Thursday, May 10, 2007

Before and After

A couple more before and after shots ~

This landscape project was designed and built in a newly created residential community that was formally a rural horse and cattle grazing pasture.

Unfortunately the Master Planners for the Dry Creek Housing Development underestimated and under designed the master plan draining system for all of the homes, their properties and the streets.
This lead to a major battle between the developers, the county building department and the homeowners.
Eventually privately hired Landscape architects were hired by the individual homeowners to re-engineer the grades for each individual lot , house and surrounding street side.

My clients neighbors chose to slope their surface and subsurface drainage water directly into my clients lot.
This caused the property to flood with both water and angry letters from attorney’s.

We eventually came up with a well engineered drainage design that addressed the problem by contouring the grades , installing a network of culverts, , 4”, 6” + 8” drain pipes, and catch basins.

Here is the lot after the floods subsided and the contouring , grading and drainage systems were in place.

Midway through the installation

A sitting area out in the landscape

The gazebo serves the young sisters as their play studio.

The dry stream bed that has holds the 8 inch diameter main drain pipe.

This project was also designed in a new housing development where the homes where sited ( stacked ) very close to one another .

Despite the small scale of the lot this homeowner has big ideas for this small lot.

Building the Rumford fireplace.

The finished fireplace and cook area beyond

The finished project - outdoor kitchen, fireplace, spa, swimming pool.

Wednesday, May 9, 2007

Before ~ During ~ and After

The Transitions of a Built Landscape

There had been some talk lately on a gardening website that people should disclose how much money it took to complete a project.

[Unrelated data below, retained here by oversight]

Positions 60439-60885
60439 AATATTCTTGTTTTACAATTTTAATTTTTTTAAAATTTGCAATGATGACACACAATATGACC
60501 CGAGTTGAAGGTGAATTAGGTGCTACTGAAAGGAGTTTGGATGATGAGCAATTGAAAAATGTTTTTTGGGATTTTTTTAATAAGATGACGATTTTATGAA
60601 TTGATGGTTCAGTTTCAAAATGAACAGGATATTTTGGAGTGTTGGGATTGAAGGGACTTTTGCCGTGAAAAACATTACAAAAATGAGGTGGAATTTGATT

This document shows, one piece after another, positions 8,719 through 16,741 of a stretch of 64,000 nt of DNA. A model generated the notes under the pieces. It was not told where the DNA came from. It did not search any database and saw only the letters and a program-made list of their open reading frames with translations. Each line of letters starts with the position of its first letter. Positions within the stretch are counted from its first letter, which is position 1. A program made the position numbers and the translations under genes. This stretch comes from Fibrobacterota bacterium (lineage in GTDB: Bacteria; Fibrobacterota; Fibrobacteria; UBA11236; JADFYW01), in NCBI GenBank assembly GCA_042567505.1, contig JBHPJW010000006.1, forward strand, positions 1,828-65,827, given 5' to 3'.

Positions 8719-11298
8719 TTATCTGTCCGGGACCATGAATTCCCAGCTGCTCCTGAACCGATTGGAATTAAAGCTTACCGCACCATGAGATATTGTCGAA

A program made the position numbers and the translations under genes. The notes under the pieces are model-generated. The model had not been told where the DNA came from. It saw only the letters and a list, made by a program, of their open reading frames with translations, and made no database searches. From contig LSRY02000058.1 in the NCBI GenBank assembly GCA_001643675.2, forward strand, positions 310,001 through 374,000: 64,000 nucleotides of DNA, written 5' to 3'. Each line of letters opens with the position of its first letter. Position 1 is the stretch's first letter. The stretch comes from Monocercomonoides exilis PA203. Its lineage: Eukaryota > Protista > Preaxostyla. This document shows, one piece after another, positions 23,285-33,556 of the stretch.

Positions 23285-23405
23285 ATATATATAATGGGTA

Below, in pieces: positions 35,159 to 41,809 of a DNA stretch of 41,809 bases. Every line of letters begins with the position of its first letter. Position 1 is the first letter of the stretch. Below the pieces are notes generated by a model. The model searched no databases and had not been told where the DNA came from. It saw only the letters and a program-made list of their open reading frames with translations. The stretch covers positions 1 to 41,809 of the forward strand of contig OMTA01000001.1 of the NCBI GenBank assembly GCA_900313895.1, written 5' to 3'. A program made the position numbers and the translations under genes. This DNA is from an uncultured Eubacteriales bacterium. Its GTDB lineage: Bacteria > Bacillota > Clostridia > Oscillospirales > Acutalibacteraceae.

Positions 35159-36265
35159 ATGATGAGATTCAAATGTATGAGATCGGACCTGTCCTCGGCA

I am a little dubious of giving this information out because I think it can be more confusing than helpful and set up some unrealistic expectations.

If I was to say that the job entitle ‘Napa’ cost approximately $ 750,000.00 to install I wonder if people would understand why.
Would they understand what kind of work was required to tame the 3 : 1 hillside into a flat fairway/ soccer field or how much labor and machinery it took to crane in two dozen 70 year old Olive trees ?

Then there is the whole ‘regional’ situation.
The cost of New England Bluestone per ton is about $ 650 a ton here in California but on the east coast this material cost half as much.

I’m not sure what the answer is, but as the old saying goes, “plan to spend more than what was originally quoted’. - cuz that’s the way the construction cookie crumbles.

The Napa Job -
New landscaping along the entry driveway of two dozen 70 year old fruiting Olive trees , large field stone boulders and an underplanting of ornamental grasses.

Giving the planting holes scale-

The crane work -

The specialized forklift scooting the rootballs into some of the holes.

The driveway 9 months later - First Growing Season

Just beyond Olive trees , over the hill, lies the soccer field, fairway and bocce ball area.
The area required a tremendous amount of excavation to tame the 3 : 1 hilliside into a flat playing area.

Cutting into the toe of the slope to install the footing for the retaining wall that is adjacent to the bocce ball court

The day the planting and the sod was installed.

The finished project 9 months later
Two matching bookend metal arbors were fabricated, beyond you can see one of the sand traps, the motorcross bike and golf cart track and putting green.

The first season -
Wild flowers blooming on the cut hillside, lavenders struggling along after a very challenging growing season and the lawn , sandtraps and green is looking pretty good.

Thursday, May 3, 2007

Building a Path and capturing character.

The character of a path reflects the personality of the surrounding landscape if it is to be successfully integrated into the project as a whole.

Below are several distinctly different paths.

Without seeing much of the surrounding landscapes I bet you will form an impression in your mind as to what the rest of the surrounding gardens may look like.

1. Does this blue mosaic path look like it might be a part of some eclectic sort of garden?

2. Does this poured in place concrete stepping stone path give the impression that it may be located in a tidy suburban yard ?

3. How about this compacted gray gravel path undulation through a sea of heather's ?

4. Feelings of Tuscany or a modern minimalist yard ?

5. Does this look like this path might be located in a rural or city location ?

6. Decomposed Granite path surrounding the bocce ball court

7. Poured in place colored concrete leading from a slate terrace.

8. A rustic flagstone path. - City, suburbs or rural surround by what type of architecture ?

9. Another flagstone path, this one is wet set on a concrete base. Craftsman’s style perhaps ?

10. Recycled cracked concrete shards make up this path.